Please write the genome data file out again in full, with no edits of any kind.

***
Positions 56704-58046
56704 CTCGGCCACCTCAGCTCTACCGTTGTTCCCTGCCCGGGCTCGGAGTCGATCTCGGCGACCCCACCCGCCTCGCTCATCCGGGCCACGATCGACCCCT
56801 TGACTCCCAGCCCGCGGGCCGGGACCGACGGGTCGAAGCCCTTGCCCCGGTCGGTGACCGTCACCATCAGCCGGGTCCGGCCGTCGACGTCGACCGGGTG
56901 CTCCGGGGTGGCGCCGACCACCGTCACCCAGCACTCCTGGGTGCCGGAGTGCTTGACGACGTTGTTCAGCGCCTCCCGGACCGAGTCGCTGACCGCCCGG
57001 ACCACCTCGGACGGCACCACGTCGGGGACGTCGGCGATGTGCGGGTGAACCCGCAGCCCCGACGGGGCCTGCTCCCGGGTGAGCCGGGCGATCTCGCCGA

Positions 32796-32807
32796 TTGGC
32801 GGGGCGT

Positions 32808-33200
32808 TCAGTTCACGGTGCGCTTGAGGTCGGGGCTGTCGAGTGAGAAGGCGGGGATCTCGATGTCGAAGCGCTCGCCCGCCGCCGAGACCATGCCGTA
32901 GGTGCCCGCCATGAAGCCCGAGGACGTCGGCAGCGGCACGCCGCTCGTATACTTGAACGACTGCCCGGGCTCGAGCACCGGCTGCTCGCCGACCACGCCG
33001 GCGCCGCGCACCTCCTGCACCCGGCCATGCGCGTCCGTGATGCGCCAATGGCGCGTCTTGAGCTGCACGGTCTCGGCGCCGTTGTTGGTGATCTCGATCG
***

Positions 56704-58046
56704 CTCGGCCACCTCAGCTCTACCGTTGTTCCCTGCCCGGGCTCGGAGTCGATCTCGGCGACCCCACCCGCCTCGCTCATCCGGGCCACGATCGACCCCT
56801 TGACTCCCAGCCCGCGGGCCGGGACCGACGGGTCGAAGCCCTTGCCCCGGTCGGTGACCGTCACCATCAGCCGGGTCCGGCCGTCGACGTCGACCGGGTG
56901 CTCCGGGGTGGCGCCGACCACCGTCACCCAGCACTCCTGGGTGCCGGAGTGCTTGACGACGTTGTTCAGCGCCTCCCGGACCGAGTCGCTGACCGCCCGG
57001 ACCACCTCGGACGGCACCACGTCGGGGACGTCGGCGATGTGCGGGTGAACCCGCAGCCCCGACGGGGCCTGCTCCCGGGTGAGCCGGGCGATCTCGCCGA

Positions 32796-32807
32796 TTGGC
32801 GGGGCGT

Positions 32808-33200
32808 TCAGTTCACGGTGCGCTTGAGGTCGGGGCTGTCGAGTGAGAAGGCGGGGATCTCGATGTCGAAGCGCTCGCCCGCCGCCGAGACCATGCCGTA
32901 GGTGCCCGCCATGAAGCCCGAGGACGTCGGCAGCGGCACGCCGCTCGTATACTTGAACGACTGCCCGGGCTCGAGCACCGGCTGCTCGCCGACCACGCCG
33001 GCGCCGCGCACCTCCTGCACCCGGCCATGCGCGTCCGTGATGCGCCAATGGCGCGTCTTGAGCTGCACGGTCTCGGCGCCGTTGTTGGTGATCTCGATCG